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Bankers Life Building

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1939–1940, Tinsley, Higgins, Lighter, and Lyons. 711 High St.

With the renewed building activity at the end of the 1930s, the earlier “Vertical style” in skyscrapers continued, generally following the precedent set by the design of buildings within Rockefeller Center in New York. The pronounced Gothic verticality of the 1920s was replaced by a classical and more restrained approach, an approach that often incorporated elements of either the High Art International style or the popular Streamline Moderne. The Bankers Life Building is a near-perfect summation of all of these late-thirties tendencies. Its plan is symmetrical and balanced; the traditional smooth stone sheathing (dark rainbow granite at its base and cream-colored limestone above) is played off against extensive openings of glass bricks, bronze window frames, and sheet rubber employed for wall covering. The building's ornamentation ranges from molded decorative glass panels (pre-Columbian in feeling) designed by Lowell Houser and Glenn Chamberlain, depicting scenes from Iowa history, to a large low-relief panel above the auditorium entrance. Within, the decoration is at times traditional, as in the president's office and in the boardroom, while at other times it is Modern and Moderne in imagery, as in the auditorium and in the main-floor club room.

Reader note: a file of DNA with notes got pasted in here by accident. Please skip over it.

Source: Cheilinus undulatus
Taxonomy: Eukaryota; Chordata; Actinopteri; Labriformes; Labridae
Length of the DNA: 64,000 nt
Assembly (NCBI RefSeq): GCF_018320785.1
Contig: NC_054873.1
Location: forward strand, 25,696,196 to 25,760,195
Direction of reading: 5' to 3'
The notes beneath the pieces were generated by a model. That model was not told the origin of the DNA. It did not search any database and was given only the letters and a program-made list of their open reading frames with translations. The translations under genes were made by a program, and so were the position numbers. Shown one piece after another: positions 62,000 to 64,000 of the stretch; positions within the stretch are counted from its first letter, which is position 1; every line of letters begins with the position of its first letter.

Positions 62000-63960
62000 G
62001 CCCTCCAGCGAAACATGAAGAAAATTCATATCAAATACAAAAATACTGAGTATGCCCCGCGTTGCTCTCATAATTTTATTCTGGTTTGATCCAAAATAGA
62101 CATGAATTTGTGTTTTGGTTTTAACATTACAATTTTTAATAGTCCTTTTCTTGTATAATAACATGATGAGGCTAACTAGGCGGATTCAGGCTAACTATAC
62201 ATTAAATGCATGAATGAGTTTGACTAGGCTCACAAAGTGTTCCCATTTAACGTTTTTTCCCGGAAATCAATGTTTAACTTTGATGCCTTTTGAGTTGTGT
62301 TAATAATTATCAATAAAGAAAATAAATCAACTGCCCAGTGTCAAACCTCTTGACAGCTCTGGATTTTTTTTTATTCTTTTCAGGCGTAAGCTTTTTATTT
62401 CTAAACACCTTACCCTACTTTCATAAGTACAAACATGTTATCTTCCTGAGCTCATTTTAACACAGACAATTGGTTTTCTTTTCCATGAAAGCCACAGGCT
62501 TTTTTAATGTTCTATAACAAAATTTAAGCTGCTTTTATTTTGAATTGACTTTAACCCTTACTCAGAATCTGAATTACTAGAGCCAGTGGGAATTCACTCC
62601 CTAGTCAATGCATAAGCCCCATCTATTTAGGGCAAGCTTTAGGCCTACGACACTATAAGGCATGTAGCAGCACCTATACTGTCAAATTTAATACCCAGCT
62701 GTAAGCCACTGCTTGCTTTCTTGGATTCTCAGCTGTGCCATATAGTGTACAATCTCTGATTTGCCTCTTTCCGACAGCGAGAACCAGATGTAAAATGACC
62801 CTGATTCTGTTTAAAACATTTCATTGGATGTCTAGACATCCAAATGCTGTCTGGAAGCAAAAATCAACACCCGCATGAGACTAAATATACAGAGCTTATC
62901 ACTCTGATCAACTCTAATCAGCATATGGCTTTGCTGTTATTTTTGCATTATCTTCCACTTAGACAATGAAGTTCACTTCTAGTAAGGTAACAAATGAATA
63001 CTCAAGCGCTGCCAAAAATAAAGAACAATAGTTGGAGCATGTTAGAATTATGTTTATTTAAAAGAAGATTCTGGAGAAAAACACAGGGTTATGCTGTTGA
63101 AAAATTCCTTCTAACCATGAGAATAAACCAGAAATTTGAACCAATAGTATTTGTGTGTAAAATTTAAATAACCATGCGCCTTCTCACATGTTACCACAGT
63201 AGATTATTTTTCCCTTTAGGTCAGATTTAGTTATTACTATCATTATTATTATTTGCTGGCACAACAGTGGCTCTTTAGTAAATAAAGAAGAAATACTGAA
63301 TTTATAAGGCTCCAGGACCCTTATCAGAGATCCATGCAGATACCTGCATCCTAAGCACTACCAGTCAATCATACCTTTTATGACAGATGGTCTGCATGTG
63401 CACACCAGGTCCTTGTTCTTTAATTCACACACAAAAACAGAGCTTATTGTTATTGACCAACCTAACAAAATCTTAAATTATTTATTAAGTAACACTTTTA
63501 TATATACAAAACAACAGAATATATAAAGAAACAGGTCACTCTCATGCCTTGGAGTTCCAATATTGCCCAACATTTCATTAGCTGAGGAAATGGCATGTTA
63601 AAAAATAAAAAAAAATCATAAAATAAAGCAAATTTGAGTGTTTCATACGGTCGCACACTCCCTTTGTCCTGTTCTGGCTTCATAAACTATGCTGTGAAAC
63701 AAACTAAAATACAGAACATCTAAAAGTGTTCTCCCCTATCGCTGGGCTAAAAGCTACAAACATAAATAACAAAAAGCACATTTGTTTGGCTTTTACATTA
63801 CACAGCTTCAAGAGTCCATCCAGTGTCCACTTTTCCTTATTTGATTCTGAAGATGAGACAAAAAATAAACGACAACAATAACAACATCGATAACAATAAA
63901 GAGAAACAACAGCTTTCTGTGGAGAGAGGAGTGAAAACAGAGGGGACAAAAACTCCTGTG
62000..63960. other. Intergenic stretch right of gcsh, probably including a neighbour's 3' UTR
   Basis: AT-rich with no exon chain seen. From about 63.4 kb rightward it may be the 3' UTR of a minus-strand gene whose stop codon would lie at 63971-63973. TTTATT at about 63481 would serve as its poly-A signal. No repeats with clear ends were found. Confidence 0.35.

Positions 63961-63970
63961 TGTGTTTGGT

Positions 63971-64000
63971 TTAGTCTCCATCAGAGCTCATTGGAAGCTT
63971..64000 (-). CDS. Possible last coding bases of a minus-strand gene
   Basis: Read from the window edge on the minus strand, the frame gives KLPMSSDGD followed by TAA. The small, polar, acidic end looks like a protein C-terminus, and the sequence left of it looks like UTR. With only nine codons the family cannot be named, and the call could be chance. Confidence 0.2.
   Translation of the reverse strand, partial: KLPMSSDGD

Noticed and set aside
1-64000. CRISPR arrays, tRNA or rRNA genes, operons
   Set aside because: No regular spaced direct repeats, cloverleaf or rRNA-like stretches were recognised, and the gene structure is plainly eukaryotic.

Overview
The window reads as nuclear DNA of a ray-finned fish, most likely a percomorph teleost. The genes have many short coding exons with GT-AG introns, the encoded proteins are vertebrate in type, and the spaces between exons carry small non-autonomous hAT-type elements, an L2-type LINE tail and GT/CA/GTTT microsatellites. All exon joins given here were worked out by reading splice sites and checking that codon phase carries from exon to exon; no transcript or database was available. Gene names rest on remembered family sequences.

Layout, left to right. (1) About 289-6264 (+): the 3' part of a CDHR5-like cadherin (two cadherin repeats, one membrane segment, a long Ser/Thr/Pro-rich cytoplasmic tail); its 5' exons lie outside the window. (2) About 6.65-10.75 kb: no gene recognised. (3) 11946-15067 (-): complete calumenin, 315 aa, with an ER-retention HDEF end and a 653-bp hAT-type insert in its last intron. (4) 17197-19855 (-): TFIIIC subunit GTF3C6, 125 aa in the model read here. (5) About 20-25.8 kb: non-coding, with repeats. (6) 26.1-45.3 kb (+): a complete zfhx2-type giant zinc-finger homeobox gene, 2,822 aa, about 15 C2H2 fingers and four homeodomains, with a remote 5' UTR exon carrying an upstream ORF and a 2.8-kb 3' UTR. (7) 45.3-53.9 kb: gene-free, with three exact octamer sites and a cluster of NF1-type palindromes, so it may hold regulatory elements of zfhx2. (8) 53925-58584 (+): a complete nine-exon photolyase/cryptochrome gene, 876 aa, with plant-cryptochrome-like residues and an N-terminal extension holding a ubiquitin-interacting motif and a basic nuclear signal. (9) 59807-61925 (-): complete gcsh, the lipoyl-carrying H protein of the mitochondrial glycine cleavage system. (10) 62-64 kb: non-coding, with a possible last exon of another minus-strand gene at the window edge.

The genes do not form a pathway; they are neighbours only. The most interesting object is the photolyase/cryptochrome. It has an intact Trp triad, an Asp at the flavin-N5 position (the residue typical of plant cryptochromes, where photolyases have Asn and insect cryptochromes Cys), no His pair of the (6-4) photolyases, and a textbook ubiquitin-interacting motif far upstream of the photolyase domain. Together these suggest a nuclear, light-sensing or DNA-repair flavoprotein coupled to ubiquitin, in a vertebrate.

Writing Credits

David Gebhard and Gerald Mansheim

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